Whether you win or lose, Zeni can be raked up through just about any mode in Dragon Ball FighterZ. Whereas Z Coins are earned when you get duplicate items from a Capsule. Once you have enough Zeni or Z Coins, you can go to the shop in the hub world to buy either 1 Capsule for 1000 Zeni, or 10 at a time for 10 000 Zeni. Similarly, you can buy one loot box for each Z Coin you have.
Best of all? There is no way to buy Zeni or Z Coins with real money, and there are no intrusive messages or reasons to buy them with real cash. Finally, a loot box system that compliments the game rather than acting as a substitute for a lack of features.
In terms of playing the game online, I can gladly say that it felt like a breeze. While opponents tended to be a lot faster than I at button mashing, I felt that there was no skill-ceiling holding me back. I won about as much as I lost, and it was usually just because I failed to block or teleport away from special attacks and combos.
In terms of lag, I can also say that the game performs well on slower networks. I have a 4mbps ADSL connection at home, and it was more than enough to play the game online. Needless to say, you should not have any issues playing the game online, so long as the game still has people playing it by the time you decide to buy it.
Not even Krillin’s beautiful head is this smooth [Performance & Visuals]
The thing that I love the most about Dragon Ball FighterZ, and this is not even a stretch, is the fact that no other Dragon Ball game has ever come close to looking as good as this one does. It is true that some games have come close — just look at Ultimate Battle 22. While that game looks bad now, one must note that it came out when we still watched the anime on big ol’ 4×3 ratio television screens. Since then, however, the anime has moved on to adopt today’s technologies and beautiful, vivid colours and resolutions. The game, I am glad to say, has followed suit.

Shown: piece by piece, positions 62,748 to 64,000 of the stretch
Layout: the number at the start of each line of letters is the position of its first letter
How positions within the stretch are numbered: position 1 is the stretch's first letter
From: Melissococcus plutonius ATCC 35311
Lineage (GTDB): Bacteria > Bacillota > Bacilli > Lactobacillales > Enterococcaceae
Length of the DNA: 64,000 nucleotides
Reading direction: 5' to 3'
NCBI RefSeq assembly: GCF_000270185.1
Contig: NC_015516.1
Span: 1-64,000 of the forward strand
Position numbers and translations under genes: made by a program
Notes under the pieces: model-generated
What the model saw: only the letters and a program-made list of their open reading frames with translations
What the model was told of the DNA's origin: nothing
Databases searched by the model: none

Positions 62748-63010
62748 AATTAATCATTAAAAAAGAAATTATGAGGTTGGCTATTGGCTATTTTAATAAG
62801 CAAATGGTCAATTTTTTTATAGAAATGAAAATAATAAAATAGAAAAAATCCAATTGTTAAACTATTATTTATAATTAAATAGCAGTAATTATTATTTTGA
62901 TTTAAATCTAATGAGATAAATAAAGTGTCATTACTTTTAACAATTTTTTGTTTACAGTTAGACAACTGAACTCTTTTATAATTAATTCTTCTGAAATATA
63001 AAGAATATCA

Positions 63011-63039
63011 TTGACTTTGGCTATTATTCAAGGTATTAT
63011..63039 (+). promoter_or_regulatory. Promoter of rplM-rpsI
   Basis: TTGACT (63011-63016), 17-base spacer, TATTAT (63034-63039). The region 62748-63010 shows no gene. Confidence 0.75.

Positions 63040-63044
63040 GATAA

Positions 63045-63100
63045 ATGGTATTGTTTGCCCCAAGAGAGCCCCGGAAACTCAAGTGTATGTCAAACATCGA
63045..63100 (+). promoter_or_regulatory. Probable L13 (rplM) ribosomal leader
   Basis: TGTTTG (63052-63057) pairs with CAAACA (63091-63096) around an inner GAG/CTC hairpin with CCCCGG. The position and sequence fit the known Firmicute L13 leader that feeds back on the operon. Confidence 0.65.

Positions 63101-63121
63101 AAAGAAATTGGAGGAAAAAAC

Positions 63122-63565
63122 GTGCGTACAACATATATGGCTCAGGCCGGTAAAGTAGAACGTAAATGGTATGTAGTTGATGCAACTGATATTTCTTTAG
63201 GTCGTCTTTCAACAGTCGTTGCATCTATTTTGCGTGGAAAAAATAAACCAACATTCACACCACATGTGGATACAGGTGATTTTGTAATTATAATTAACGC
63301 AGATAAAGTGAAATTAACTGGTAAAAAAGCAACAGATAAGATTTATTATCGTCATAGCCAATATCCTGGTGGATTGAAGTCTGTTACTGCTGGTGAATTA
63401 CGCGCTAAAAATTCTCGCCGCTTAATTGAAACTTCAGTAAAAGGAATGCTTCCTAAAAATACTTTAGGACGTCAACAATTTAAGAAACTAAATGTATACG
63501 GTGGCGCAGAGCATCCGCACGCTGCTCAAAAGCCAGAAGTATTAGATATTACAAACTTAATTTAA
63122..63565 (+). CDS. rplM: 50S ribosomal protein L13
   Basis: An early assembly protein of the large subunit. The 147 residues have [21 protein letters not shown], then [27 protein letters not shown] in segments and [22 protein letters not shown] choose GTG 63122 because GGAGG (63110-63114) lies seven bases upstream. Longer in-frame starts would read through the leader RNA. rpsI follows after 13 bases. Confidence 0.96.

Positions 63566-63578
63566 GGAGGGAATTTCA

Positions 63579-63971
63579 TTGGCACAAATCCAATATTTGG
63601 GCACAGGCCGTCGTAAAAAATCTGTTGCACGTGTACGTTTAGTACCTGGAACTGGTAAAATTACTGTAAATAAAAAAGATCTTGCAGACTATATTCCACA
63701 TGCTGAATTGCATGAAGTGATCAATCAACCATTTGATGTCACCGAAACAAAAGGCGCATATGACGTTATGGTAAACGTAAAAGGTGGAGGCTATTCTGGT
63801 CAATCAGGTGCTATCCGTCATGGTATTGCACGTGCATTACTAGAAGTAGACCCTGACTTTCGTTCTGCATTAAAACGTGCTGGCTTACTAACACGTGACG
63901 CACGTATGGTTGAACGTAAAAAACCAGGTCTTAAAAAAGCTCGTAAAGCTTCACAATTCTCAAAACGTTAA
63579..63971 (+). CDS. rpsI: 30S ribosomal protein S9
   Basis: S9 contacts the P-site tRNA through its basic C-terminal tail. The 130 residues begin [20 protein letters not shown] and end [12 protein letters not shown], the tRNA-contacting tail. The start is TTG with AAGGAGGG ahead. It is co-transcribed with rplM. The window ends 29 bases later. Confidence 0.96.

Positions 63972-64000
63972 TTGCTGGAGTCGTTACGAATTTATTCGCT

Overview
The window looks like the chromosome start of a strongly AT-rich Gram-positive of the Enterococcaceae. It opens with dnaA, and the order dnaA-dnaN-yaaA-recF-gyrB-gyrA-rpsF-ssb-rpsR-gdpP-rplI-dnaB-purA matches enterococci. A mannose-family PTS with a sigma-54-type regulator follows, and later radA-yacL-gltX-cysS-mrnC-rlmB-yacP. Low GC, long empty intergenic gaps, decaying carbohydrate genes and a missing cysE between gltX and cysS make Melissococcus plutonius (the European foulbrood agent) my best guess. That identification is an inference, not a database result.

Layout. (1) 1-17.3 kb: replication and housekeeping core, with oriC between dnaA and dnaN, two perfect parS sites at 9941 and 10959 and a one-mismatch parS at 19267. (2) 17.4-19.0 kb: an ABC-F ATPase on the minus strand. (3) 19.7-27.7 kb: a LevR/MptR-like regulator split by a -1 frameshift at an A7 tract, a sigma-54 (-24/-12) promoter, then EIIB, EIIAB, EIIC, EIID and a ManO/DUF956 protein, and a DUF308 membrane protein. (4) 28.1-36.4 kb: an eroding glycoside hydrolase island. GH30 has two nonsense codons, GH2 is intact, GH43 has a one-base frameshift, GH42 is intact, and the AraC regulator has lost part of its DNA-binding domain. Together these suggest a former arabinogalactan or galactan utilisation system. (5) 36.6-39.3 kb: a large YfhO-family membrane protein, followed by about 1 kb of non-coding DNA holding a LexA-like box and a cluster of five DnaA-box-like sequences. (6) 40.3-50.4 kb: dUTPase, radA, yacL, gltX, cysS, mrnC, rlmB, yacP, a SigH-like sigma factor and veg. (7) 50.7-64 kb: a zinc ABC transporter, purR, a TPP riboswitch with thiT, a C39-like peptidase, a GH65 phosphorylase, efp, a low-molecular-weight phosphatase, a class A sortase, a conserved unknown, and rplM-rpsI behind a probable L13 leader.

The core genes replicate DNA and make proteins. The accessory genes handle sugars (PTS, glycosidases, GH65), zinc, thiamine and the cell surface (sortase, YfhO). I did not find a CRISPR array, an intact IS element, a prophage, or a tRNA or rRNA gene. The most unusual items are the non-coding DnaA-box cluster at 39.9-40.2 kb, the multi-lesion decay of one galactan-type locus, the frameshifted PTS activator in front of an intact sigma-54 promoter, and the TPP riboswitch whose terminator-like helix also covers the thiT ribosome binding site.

You see, when you look at the anime and then look at the game, you would be hard-pressed to find any real differences between the two! While the cutscenes are a hit-or-miss because of its 3D animations and camera angles, fights might as well have been ripped straight out of the show. From charging up your fighter’s Ki to racking up those hits — everything just looks and feels like you are controlling the outcome of the show. The closest and best example I can give you is to look at Future Trunks’ skills and attacks. From slashing the opponent in bits and pieces, with an explosion at the end; to racking up combos with his various special attacks, it all look exactly as it does in the show. An impressive feat, and a job well done by Arc System Works.